I’ve recently started having an issue with the neighbor girl who babysits my 3- and 5-year-old kids a few times a month. The last couple of times she’s watched them, they were still up when my husband and I got home, well past their bedtime. Not only that, but my 5-year-old mentioned how many movies they’ve watched and how much time the sitter spent either talking or texting on her phone. Since kids can exaggerate, I’ve asked numerous questions to gather the facts.
I don’t know if I should simply stop calling her to babysit, which is awkward since I know her mom. Or, should I say something and give her another chance?
-Who’s Watching the Kids?
Dear Who’s Watching,
If she had done something that put your kids in danger, it would be a no-brainer: Fire her on the spot. But the situation you’re describing isn’t atypical. If you’re paying current rates, it’s fair to ask that she follow through on your expectations. But, have those been communicated clearly? I believe it’s best to speak your truth rather than simply avoid using her again – especially given your friendship with her mother.
Before you need her to babysit again, have a conversation with her, explaining your expectations: “Lindsey, in the past you’ve done a great job taking care of the kids. When we would arrive home they’d be in bed and the next day they would tell me how much you interacted and played with them. Having said that, the last couple of times you’ve sat for us, they were up way past their bedtime and my son mentioned how many movies they watched.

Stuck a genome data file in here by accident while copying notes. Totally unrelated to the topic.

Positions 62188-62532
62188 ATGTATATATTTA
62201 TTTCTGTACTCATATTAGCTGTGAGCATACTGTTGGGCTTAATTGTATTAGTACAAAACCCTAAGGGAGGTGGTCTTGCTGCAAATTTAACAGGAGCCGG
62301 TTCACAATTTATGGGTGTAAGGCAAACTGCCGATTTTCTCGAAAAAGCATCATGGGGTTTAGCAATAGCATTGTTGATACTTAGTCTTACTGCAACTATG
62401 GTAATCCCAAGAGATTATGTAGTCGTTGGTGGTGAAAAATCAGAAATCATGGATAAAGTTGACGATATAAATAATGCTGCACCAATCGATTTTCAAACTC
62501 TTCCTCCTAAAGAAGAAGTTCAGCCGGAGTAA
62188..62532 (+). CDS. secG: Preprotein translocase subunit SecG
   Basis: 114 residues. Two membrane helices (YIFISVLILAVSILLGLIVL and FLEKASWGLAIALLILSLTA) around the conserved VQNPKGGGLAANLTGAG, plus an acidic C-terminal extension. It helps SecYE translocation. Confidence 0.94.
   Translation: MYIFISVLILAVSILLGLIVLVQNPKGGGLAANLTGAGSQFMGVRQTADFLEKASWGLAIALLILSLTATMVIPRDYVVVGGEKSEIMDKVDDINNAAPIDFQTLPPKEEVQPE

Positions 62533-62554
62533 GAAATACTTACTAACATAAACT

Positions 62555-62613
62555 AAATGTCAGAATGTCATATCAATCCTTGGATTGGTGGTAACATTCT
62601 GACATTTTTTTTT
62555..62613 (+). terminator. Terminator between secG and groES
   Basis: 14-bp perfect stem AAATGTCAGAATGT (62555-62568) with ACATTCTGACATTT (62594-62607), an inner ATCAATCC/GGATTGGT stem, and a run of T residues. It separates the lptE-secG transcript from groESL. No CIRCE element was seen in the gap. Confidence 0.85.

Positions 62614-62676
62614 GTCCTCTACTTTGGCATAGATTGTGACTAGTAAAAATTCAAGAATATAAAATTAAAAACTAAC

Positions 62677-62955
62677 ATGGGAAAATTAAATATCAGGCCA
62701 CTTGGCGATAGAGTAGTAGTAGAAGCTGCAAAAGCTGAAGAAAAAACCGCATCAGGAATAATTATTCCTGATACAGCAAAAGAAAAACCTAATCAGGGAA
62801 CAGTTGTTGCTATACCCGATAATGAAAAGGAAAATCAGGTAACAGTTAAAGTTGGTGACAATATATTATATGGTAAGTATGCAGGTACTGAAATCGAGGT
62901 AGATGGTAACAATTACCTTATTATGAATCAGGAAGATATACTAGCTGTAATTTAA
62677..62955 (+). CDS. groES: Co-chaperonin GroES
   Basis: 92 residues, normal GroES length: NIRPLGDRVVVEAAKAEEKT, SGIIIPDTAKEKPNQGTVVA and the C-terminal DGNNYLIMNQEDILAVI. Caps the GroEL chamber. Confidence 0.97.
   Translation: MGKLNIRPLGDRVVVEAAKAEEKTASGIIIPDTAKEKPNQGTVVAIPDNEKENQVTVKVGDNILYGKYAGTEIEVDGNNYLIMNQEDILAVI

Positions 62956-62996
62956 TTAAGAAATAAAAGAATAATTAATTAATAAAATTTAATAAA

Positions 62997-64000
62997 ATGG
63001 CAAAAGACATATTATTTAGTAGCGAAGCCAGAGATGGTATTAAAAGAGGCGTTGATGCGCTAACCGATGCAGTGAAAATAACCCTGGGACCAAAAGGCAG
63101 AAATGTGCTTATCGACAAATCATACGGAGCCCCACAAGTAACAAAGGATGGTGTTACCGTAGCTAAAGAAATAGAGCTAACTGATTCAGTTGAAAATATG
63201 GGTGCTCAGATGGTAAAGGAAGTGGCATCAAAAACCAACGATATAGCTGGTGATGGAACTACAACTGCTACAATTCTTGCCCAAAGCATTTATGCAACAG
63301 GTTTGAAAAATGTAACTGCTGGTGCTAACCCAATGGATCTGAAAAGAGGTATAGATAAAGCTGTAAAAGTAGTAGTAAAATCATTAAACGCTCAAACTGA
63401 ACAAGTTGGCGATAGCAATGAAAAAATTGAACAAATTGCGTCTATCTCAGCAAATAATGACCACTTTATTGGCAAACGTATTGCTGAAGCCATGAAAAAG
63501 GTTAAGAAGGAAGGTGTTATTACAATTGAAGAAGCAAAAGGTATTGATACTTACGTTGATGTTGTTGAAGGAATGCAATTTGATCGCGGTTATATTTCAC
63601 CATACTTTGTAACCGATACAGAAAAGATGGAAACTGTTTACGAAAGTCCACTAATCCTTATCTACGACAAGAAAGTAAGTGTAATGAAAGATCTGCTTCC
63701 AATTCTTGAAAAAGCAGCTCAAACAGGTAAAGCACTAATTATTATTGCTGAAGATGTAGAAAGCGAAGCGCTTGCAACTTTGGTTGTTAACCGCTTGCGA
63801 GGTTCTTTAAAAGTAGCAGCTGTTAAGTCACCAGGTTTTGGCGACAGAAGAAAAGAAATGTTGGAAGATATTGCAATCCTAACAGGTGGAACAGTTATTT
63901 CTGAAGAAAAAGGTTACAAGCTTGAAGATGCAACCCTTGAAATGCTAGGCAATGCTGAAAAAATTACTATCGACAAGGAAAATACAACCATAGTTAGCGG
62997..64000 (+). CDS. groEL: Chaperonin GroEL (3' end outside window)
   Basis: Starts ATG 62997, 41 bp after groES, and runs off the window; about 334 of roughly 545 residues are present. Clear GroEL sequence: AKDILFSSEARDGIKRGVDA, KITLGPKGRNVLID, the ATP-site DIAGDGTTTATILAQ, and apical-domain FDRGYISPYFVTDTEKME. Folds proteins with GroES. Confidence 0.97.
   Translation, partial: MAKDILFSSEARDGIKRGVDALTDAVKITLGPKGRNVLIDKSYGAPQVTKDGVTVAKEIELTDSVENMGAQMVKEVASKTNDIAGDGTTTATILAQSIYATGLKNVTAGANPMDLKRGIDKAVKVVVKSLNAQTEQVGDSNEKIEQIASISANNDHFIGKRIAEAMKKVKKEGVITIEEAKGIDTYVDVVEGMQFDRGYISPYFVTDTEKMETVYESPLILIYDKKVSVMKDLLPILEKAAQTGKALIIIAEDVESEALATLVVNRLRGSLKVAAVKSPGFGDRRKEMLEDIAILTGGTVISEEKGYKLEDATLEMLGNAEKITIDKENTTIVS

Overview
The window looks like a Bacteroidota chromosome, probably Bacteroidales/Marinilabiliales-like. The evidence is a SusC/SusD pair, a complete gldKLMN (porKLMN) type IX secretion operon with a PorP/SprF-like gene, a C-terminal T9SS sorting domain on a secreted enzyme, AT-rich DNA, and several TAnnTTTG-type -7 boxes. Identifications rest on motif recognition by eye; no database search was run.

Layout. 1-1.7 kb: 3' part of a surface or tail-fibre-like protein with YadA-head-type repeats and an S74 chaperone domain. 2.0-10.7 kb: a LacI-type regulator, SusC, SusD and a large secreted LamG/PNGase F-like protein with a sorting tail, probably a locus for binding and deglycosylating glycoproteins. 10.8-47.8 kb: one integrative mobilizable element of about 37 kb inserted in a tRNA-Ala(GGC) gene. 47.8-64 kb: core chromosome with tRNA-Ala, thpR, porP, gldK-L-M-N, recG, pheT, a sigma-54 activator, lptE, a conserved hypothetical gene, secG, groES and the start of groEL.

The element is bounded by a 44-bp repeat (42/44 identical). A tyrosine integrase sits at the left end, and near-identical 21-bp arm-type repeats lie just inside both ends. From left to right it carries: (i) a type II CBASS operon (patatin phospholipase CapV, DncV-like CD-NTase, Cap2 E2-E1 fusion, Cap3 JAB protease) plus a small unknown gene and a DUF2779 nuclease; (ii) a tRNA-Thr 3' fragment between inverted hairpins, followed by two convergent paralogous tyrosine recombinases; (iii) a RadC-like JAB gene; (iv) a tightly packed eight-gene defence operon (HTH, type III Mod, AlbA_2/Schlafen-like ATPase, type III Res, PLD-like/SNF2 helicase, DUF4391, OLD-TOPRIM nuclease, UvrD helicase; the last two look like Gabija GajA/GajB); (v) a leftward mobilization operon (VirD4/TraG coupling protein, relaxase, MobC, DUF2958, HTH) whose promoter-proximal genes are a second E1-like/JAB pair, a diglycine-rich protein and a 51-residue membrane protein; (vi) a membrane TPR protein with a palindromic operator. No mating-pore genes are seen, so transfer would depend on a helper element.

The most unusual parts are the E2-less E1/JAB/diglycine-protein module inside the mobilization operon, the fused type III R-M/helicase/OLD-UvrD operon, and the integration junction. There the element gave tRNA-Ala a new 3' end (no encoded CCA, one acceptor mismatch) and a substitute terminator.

“Listen, I know taking care of kids can be a handful and it’s exhausting, but I’m counting on you when I’m gone. Here’s what I would appreciate moving forward. Make sure they get to bed on time. If it’s an issue that they’re not listening to you, you’ve got to let me know so I can correct the situation. I’d also prefer that you play games or read books during your time together. Once they are ready for bed, it’s okay to put in a movie to slow down the pace. Also, can you refrain from texting or talking on your phone unless it’s an emergency until they go to sleep? Knowing they have your full attention will allow me to relax when I’m out.”
When you return that evening, if all looks good, reinforce her behavior by saying, “Thank you for taking action on what we talked about earlier. I knew I could count on you.”
Remember, this is probably one of her first jobs, so it’s a learning experience for her too. Enjoy your night out!